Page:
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From: Peter Dimov (pdimov_at_[hidden])
Date: 2002-01-16 10:52:39

From: "terekhov" <terekhov_at_[hidden]>

> --- In boost_at_y..., Tom Becker <voidampersand_at_f...> wrote:
> [...]
> > I'm not worried about library code eating thread cancellation
> > exceptions. The library code has to return sometime, and eventually
> > the thread will hit another checkpoint and it can throw another
> > cancellation exception. All the mechanism has to do is not clear
> the
> > appropriate flag until the thread is fully canceled. There is
> little
> > need to force the cancellation exceptions to automatically rethrow
> > themselves. In fact, if I have an application where a fair amount
> of
> > work needs to be done in order to make the thread state safe to
> clean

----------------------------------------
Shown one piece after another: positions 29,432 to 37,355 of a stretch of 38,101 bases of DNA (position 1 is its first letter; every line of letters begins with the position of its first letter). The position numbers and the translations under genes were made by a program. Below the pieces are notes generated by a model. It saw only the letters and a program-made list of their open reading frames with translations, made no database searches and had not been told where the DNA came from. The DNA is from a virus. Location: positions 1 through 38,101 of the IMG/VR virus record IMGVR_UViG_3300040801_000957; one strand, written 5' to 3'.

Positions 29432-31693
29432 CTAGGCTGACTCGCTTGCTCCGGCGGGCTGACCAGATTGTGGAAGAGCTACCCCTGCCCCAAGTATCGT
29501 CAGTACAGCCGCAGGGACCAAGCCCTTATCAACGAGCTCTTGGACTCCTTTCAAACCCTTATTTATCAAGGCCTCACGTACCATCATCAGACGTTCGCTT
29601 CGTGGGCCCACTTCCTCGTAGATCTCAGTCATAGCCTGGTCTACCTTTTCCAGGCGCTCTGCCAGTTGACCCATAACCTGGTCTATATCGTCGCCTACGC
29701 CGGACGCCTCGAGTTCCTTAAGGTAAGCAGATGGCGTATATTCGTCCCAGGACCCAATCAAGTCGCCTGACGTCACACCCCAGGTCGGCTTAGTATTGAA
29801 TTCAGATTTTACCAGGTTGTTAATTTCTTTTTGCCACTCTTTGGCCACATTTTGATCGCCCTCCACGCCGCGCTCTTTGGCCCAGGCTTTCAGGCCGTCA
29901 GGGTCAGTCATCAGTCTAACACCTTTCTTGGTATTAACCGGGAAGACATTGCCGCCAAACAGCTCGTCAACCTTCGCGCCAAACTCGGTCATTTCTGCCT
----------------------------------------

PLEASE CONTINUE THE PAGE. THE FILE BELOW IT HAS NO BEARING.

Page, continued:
> > up, being able to stop a cancellation could be a very useful
> feature.
> > I would rather have a simple mechanism that is under developer
> > control, with the concomitant responsibility that my thread code
> has
> > to be reasonably well behaved for it to perform well.

As I understand it, you can't stop a cancellation request. You can only
postpone the cancellation by eating the exception, but when the thread sets
its cancellability back to enabled, the next cancellation point will throw.

> David Butenhof wrote:


> You know, I am sort of tired playing clown here.
> Perhaps I should just bow out...

I'm starting to see your point. Designing a C++ threading library from
scratch without taking into account the considerable experience of the
pthreads committee?

Peter Dimov
Multi Media Ltd.

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